Cli­mate risks

The Pak Banker - - FRONT PAGE -

Ac­cord­ing to the re­cent State of the Cli­mate re­port, the earth is get­ting hot­ter and hot­ter. Last year saw the high­est air and sea sur­face tem­per­a­tures since the in­dus­trial age be­gan, as well as the high­est con­cen­tra­tions of CO2 in the at­mos­phere. There is an alarm­ing ac­cel­er­a­tion in the melt­ing of Arc­tic ice cover as glaciers the size of en­tire coun­tries break off from the ice mass and float off into the wa­ters. The high­est-ever sea lev­els have been recorded as well as the most ex­ten­sive drought in the world. The re­port has noted that a range of key cli­mate and weather in­di­ca­tors shows the planet is grow­ing in­creas­ingly warm, a trend that shows no signs of slow­ing down. The sit­u­a­tion is a re­sult of the in­creas­ing in­flu­ence of long-term global warm­ing.

Ac­cord­ing to the re­port, un­prece­dented lev­els of green­house gases are pol­lut­ing the at­mos­phere, act­ing like a blan­ket to cap­ture heat around the Earth. All ma­jor green­house gases that drive warm­ing, in­clud­ing car­bon diox­ide (CO2), meth­ane and ni­trous ox­ide, rose to new heights. At­mo­spheric CO2 con­cen­tra­tion reached 402.9 parts per mil­lion (ppm), sur­pass­ing 400 ppm for the first time in the mod­ern record and in ice core records dat­ing back as far as 800,000 years. Melt­ing glaciers and po­lar ice caps swelled the world's oceans, and the global av­er­age sea level rose to a new record high - about 8.25cm higher than the 1993 av­er­age. In the po­lar re­gions, sea ice in both the Arc­tic and Antarc­tic hit record lows. Land tem­per­a­tures warmed too - the av­er­age Arc­tic land sur­face tem­per­a­ture was 2 deg C above the 1981-to-2010 av­er­age. Drought was un­usu­ally wide­spread as well. At least 12 per cent of land sur­faces ex­pe­ri­enced se­vere drought con­di­tions or worse each month of the year: "Drought in 2016 was among the most ex­ten­sive in the post-1950 record".

The Global Cli­mate Risk In­dex ranks Pak­istan eighth on the list of coun­tries most af­fected by the ex­treme weather in the last 20 years. The cli­mate risk re­port is a red sig­nal which the world can ig­nore at its own peril. Sci­en­tists point to the mount­ing threat from storms, floods, droughts and ris­ing seas if mankind does not re­duce emis­sions from heat-trap­ping green­house gases, es­pe­cially from fos­sil fu­els. It is per­ti­nent to note here that the re­port has only looked at the di­rect re­sults of ex­treme weather, whereas the in­di­rect con­se­quences of ex­treme weather such as drought and famine re­sult­ing from heat waves can be much more deadly. Global warm­ing is a di­rect cause of grad­ual sea-level rise, glacier melt­ing and more acidic and warmer seas. It is yet to be fully rec­og­nized that the Cli­mate Risk In­dex in­di­cates a level of ex­po­sure and vul­ner­a­bil­ity to ex­treme events that coun­tries should un­der­stand as a warn­ing to be pre­pared for more fre­quent and/or more se­vere events in the fu­ture.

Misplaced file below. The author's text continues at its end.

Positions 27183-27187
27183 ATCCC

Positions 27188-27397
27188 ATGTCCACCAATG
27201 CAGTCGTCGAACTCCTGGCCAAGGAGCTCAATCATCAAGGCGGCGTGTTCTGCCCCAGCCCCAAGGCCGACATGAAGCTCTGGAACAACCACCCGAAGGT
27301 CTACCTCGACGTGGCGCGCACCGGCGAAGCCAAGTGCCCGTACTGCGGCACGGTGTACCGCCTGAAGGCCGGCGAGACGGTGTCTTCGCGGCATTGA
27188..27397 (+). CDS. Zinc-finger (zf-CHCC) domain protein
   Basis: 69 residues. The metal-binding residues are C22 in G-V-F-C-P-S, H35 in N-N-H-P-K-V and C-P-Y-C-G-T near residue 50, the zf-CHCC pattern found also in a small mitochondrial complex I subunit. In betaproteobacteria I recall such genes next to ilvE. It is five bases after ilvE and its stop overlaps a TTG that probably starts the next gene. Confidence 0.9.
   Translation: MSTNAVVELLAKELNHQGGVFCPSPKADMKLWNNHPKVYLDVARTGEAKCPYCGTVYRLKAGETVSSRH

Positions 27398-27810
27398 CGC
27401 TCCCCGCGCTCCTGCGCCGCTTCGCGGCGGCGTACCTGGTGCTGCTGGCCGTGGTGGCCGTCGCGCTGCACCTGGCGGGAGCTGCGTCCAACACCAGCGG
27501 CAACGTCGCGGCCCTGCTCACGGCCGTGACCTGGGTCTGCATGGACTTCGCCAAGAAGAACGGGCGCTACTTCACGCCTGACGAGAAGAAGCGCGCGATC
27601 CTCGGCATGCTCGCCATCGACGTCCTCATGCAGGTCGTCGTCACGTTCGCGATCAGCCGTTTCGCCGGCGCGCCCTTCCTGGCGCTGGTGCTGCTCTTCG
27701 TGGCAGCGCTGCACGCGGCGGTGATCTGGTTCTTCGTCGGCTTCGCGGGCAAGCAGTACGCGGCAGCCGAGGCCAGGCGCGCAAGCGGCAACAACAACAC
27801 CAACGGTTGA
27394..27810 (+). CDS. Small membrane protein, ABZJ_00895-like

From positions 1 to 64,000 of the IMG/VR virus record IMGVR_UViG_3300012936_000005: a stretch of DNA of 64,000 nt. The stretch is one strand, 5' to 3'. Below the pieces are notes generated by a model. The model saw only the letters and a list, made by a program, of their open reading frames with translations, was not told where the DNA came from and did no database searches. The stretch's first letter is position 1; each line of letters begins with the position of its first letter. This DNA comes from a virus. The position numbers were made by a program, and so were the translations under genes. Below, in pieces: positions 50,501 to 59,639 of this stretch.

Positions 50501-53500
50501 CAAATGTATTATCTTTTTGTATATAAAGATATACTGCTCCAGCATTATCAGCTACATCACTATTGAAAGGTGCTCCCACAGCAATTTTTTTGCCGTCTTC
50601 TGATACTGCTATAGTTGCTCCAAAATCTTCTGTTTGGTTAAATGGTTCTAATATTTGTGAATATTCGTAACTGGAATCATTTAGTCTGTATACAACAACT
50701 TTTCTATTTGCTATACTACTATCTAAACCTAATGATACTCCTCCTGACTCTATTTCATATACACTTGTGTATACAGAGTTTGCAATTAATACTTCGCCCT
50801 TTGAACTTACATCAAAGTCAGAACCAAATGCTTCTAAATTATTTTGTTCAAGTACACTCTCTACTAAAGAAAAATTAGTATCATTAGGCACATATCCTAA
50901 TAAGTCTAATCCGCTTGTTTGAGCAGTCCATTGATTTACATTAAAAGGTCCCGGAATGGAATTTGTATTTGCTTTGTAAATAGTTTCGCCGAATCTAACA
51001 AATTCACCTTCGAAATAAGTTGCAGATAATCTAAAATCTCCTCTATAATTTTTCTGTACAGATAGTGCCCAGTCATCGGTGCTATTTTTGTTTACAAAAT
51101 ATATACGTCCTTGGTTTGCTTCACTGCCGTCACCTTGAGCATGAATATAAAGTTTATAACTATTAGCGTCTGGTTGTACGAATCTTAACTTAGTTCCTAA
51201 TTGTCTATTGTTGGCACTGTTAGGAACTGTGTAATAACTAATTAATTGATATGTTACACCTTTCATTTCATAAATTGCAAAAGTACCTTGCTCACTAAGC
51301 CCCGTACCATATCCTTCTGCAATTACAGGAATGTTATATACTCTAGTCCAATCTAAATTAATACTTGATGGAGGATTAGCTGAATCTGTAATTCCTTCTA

De­spite grow­ing signs of cli­mate disas­ter loom­ing on the hori­zon, the gov­ern­ment of Pak­istan has not yet ad­dressed the is­sue with the se­ri­ous­ness it de­serves. As we can see, the weather pat­terns and cy­cles are chang­ing fast. Sum­mers are hot­ter than be­fore, while fre­quent bouts of freez­ing cold mark the win­ters. Mon­soon flood­ing is now a reg­u­lar an­nual fea­ture.

These are dan­ger sig­nals in­di­cat­ing that worse lies ahead. It is time the gov­ern­ment woke up and put its act to­gether to meet the chal­lenge of cli­mate change. To start with, we must re­view the pol­icy of set­ting up coal-fired power plants to solve our en­ergy prob­lems. There is need for a com­pre­hen­sive en­vi­ron­men­tal pol­icy to tackle the loom­ing cli­mate cri­sis ahead.

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